Dragoș Vodă 17
Located within an old and diverse urban fabric with long plots, specific to Bucharest, the proposal appears, at first glance, as a compact volume. However, the long facades showcase a certain playfulness through an interplay of added and subtracted volumes that gives away the diversity of the interior living spaces and apartment types.
The project is build on Dragoș Vodă, a Bucharest typical street, defined by narrow and long plots. The area is described by all sorts of architecture, from imposing villas and pretty blocks of flats, to old slum houses.© Daniel Miroțoi
The shape of the building is a result, first and foremost, of urban rules: street alignment and mandatory sideways and back successive withdrawals.© Cosmin Dragomir
Both lateral facades take advantage of the exterior sides by creating terraces and courtyards.© Cosmin Dragomir
West lateral facade. The recessed levels and the horizontal sliding of the upperlevels create movement within the volume.© Cosmin Dragomir
The entrance is made via the main facade but not directly from the street but through an open and covered space connected to the ground floor.© Cosmin Dragomir
Ground floor. On the ground floor, a covered terrace opens towards the street and is designed as a common exterior space. The common corridor creates a true “covered street”, with natural light from both ends.
First floor. The duplex-type formula (duplex-type apartments in the midst, one-level apartments at the ends) combined with the position of the elevators and staircases allows the disappearance of the common corridor starting with the 1st floor.
Cross section. The placement of the compact circulation cores (staircases) allows duplexes on the sides and one-level apartments at the ends.
Cross-section. The successive recessed levels. Both lateral facades take advantage of the exterior side with generous terraces and courtyards.
Ground floor apartment. Corners that benefit from two-sided openings, therefore from a lot of light and a direct connection to the exterior garden.© Cosmin Dragomir
The volume inspired by the "wagon" house brings an element of novelty to the typology by placing the access on the plot's street-side so that the lateral setbacks make room for private courtyards. What could be considered an interior promenade, the access hallway starts with an outdoor space and continues with an "alley" to which the two vertical circulation cores are attached. The journey through the building is a dynamic one, with the stairs changing placement and shape.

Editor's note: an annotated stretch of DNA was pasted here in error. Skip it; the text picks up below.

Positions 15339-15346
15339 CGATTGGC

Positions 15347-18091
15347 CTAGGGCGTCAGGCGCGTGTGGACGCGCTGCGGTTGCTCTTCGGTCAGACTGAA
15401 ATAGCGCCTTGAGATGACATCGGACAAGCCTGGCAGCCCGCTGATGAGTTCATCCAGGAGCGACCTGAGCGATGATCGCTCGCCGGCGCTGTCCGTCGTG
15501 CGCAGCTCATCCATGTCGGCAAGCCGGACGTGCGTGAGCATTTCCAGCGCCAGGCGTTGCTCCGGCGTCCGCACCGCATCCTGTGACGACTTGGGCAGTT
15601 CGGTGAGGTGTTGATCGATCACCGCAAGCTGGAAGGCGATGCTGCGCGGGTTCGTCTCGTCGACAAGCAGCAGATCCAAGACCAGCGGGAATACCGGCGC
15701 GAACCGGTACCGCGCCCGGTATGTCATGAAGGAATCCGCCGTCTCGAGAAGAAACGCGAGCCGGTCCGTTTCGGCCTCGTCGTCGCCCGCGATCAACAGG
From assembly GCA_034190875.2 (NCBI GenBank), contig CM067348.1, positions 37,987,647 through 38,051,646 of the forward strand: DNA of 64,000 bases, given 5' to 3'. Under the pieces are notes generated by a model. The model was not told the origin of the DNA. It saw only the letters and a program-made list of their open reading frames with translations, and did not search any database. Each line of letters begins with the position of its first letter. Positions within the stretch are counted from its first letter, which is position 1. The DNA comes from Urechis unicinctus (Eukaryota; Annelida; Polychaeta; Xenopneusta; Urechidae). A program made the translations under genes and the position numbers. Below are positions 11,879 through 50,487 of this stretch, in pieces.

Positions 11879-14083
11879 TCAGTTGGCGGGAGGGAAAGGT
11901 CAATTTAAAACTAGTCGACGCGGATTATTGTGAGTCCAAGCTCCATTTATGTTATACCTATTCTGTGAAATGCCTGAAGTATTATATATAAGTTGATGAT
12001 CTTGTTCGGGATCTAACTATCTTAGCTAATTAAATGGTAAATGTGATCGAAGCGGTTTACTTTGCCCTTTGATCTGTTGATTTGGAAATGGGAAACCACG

As the ground floor apartments with private courtyards resemble individual dwellings, the 1st floor showcases a more urban language, with every unit receiving an outdoor space, such as a loggia or balcony. The 2nd and 3rd floors are shaped by a series of recessed volumes that shift horizontally according to the apartment type. The multitude of outdoor spaces culminates with the top floor private terraces.
Given the context of a typical Bucharest street, defined by its narrow and long plots, our proposal is an elongated building, developed towards the interior of the urban fabric.
The successive recessed levels, the horizontal sliding of the volumes representing 4 duplex-type apartments at the upper levels (distinguished by the pulled-plaster textures), the volumetric cuts of the loggias, and the open-drawer-like metal balconies, all define a friendly approach and contribute to bringing the architecture to a more human scale, by creating movement within the massive volume.
The compact circulation cores placement allows for duplexes on the sides and one-level apartments at the ends. As a result, many of the units have a double orientation. The ground floor apartments have their gardens, which give them a specific character close to an individual dwelling.
Beyond exterior private spaces, there is also a public area, given to the community (a covered terrace), which can be used in very different ways: bike/scooter parking, socializing space, safe playground for the inhabitant's children.
The building has a reinforced concrete frame structure, with rectangular columns placed transversally that "slice" the building, allowing for the apartments' double orientation. The two vertical circulation cores are placed diagonally from one another, equilibrating the volume. The balconies have an independent metal structure attached to the concrete slab of the 1st floor, which allowed for them to be treated distinctly, shaping the image of the "drawer" cut from the main volume.
Finding common ground between new materials and different traditional-inspired practices was one of the project's aims. The plaster profiles, so sought-after in the interwar period, join the metal borders on the lateral and superior sides of the windows in the same colour as the joinery. The alternation of materials – plain metal sheet, perforated metal sheet, smooth plaster, lined plaster, bush-hammered stone, honed stone - some providing a slight vibration on certain surfaces, others acting like colour accents, animate a rather simple and clean volume.